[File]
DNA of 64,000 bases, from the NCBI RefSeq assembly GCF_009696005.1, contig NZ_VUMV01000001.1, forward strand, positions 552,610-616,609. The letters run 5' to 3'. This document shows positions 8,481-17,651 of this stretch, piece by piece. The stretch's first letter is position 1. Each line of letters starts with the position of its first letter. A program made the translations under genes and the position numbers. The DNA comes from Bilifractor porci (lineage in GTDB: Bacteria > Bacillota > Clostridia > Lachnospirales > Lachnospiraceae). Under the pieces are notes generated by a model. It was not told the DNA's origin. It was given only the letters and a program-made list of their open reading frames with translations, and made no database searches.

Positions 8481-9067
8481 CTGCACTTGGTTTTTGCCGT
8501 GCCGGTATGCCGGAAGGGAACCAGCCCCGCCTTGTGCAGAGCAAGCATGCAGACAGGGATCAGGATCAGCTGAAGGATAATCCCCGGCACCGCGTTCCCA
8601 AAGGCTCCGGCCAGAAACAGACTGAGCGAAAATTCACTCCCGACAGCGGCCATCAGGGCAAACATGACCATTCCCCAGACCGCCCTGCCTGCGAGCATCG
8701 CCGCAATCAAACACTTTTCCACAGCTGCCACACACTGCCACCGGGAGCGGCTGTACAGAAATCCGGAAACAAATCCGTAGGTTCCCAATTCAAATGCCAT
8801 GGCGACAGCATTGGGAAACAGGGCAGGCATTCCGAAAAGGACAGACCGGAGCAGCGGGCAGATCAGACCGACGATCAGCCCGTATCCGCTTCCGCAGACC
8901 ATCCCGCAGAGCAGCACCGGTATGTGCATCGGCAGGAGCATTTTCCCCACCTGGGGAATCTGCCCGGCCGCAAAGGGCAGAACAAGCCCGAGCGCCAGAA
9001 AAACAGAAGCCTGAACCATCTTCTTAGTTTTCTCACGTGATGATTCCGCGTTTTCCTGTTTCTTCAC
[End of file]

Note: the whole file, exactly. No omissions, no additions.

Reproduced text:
DNA of 64,000 bases, from the NCBI RefSeq assembly GCF_009696005.1, contig NZ_VUMV01000001.1, forward strand, positions 552,610-616,609. The letters run 5' to 3'. This document shows positions 8,481-17,651 of this stretch, piece by piece. The stretch's first letter is position 1. Each line of letters starts with the position of its first letter. A program made the translations under genes and the position numbers. The DNA comes from Bilifractor porci (lineage in GTDB: Bacteria > Bacillota > Clostridia > Lachnospirales > Lachnospiraceae). Under the pieces are notes generated by a model. It was not told the DNA's origin. It was given only the letters and a program-made list of their open reading frames with translations, and made no database searches.

Positions 8481-9067
8481 CTGCACTTGGTTTTTGCCGT
8501 GCCGGTATGCCGGAAGGGAACCAGCCCCGCCTTGTGCAGAGCAAGCATGCAGACAGGGATCAGGATCAGCTGAAGGATAATCCCCGGCACCGCGTTCCCA
8601 AAGGCTCCGGCCAGAAACAGACTGAGCGAAAATTCACTCCCGACAGCGGCCATCAGGGCAAACATGACCATTCCCCAGACCGCCCTGCCTGCGAGCATCG
8701 CCGCAATCAAACACTTTTCCACAGCTGCCACACACTGCCACCGGGAGCGGCTGTACAGAAATCCGGAAACAAATCCGTAGGTTCCCAATTCAAATGCCAT
8801 GGCGACAGCATTGGGAAACAGGGCAGGCATTCCGAAAAGGACAGACCGGAGCAGCGGGCAGATCAGACCGACGATCAGCCCGTATCCGCTTCCGCAGACC
8901 ATCCCGCAGAGCAGCACCGGTATGTGCATCGGCAGGAGCATTTTCCCCACCTGGGGAATCTGCCCGGCCGCAAAGGGCAGAACAAGCCCGAGCGCCAGAA
9001 AAACAGAAGCCTGAACCATCTTCTTAGTTTTCTCACGTGATGATTCCGCGTTTTCCTGTTTCTTCAC